EDMONTON - Premier Rachel Notley says there will be consequences for British Columbia over the province's latest attempt to hinder expansion of the Kinder Morgan Trans Mountain oil pipeline.
Notley held an emergency cabinet meeting to discuss what range of legal and economic levers Alberta can pull in its spat with its neighbour to the west.
She cited interprovincial trade in electricity as one of the possible lines of pursuit.
B.C.'s environment minister said Tuesday that the province plans to ban increased shipments of diluted bitumen off its coast until it can determine that shippers are prepared and able to properly clean up a spill.
The B.C. government says it will establish an independent scientific advisory panel to study the issue and make recommendations to the minister on whether, and how, heavy oils can be safely transported and cleaned up if spilled.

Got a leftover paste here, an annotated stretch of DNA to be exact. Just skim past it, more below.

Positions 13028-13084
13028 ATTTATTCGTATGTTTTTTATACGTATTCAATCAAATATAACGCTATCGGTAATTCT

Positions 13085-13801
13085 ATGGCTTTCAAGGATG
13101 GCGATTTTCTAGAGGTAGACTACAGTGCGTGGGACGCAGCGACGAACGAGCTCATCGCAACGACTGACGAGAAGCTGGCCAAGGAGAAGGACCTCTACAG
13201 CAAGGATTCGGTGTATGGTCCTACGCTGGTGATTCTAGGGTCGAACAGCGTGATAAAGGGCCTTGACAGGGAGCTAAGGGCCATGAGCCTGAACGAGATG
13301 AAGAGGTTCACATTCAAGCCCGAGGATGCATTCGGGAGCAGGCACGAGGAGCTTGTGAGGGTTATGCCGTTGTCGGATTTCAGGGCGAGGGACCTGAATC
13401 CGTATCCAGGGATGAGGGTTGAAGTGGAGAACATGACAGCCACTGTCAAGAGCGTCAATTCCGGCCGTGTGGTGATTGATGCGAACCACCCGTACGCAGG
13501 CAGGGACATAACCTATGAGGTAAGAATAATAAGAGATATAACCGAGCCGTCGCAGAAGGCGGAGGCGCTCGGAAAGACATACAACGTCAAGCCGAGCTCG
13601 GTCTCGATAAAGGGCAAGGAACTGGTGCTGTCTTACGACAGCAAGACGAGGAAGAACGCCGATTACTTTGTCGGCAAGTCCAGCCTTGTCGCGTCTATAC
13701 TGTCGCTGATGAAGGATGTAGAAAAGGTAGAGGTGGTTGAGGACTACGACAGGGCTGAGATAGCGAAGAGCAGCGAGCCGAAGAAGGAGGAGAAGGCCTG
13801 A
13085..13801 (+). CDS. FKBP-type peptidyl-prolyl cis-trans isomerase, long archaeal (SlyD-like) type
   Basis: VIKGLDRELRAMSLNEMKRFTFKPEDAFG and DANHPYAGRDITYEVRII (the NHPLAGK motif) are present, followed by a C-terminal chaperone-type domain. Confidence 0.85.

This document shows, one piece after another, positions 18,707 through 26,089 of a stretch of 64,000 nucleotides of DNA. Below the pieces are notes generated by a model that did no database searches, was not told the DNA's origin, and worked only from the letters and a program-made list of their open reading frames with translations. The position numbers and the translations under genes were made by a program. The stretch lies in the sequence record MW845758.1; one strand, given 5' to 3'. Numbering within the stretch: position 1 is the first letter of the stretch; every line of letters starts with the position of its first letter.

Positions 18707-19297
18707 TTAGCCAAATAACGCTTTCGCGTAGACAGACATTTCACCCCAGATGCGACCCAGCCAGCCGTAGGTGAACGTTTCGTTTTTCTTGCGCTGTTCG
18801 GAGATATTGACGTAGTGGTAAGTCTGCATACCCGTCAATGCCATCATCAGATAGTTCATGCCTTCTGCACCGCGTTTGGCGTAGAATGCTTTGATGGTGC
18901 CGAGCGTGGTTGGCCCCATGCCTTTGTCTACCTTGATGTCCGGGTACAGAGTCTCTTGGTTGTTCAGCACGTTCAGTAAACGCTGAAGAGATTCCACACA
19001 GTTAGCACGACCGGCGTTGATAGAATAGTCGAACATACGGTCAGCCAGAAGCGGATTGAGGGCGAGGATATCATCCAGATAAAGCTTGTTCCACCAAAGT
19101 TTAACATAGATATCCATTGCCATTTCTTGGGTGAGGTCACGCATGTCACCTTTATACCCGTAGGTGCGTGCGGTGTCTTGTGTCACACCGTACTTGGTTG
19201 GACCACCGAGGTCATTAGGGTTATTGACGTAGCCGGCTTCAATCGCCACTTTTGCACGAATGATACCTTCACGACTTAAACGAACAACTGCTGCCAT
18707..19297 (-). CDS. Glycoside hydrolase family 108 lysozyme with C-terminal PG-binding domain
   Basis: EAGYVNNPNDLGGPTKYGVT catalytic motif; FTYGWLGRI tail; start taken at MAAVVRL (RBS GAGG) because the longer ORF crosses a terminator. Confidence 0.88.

B.C. will also seek input from First Nations, industry, local governments, and environmental groups, as well as the general public over the coming months.
The restriction creates more uncertainty for the already delayed Trans Mountain expansion project, which would nearly triple the capacity of the current pipeline system to 890,000 barrels a day.
The West Coast Environmental Law association cheered the proposal as a welcome safety measure and an important warning for Kinder Morgan.
Notley calls the move unconstitutional and says B.C. is trying to change the rules after the pipeline has already been approved. She says it would be illegal and would endanger jobs and the economy.
She accuses the B-C government of playing political games that endanger economic prosperity.
Kinder Morgan, the company behind the Trans Mountain expansion project, says its plan to ship more diluted bitumen to B-C has already been approved by the federal government and thoroughly studied.
(The Canadian Press)
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